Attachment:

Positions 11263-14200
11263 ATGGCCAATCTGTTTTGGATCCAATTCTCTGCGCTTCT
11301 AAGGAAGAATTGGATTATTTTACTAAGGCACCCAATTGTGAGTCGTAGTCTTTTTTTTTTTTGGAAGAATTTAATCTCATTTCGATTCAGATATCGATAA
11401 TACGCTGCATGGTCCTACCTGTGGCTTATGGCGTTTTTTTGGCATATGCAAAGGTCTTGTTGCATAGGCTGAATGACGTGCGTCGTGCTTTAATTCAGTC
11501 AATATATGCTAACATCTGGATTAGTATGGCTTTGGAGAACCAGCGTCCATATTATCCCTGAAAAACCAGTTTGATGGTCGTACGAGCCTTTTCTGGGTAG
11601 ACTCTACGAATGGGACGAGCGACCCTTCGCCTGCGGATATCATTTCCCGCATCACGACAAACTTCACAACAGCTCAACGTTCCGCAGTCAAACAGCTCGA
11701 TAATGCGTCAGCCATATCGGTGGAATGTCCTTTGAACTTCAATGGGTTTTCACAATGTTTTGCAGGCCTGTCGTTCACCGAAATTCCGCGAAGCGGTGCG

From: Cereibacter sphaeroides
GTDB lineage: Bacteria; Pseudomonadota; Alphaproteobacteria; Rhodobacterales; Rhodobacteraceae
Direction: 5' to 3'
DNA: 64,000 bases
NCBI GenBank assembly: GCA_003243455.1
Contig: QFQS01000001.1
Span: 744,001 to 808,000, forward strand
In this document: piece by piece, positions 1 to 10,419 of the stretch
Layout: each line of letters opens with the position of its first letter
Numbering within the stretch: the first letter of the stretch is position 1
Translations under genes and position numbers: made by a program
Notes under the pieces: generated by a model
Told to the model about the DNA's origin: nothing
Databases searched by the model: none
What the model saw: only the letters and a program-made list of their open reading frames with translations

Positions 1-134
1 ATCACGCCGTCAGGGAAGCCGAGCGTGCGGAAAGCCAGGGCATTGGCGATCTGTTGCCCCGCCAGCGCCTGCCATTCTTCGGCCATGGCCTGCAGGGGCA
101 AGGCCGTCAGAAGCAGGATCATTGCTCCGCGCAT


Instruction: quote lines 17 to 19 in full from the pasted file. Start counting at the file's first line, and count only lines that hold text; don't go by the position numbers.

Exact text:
Numbering within the stretch: the first letter of the stretch is position 1
Translations under genes and position numbers: made by a program
Notes under the pieces: generated by a model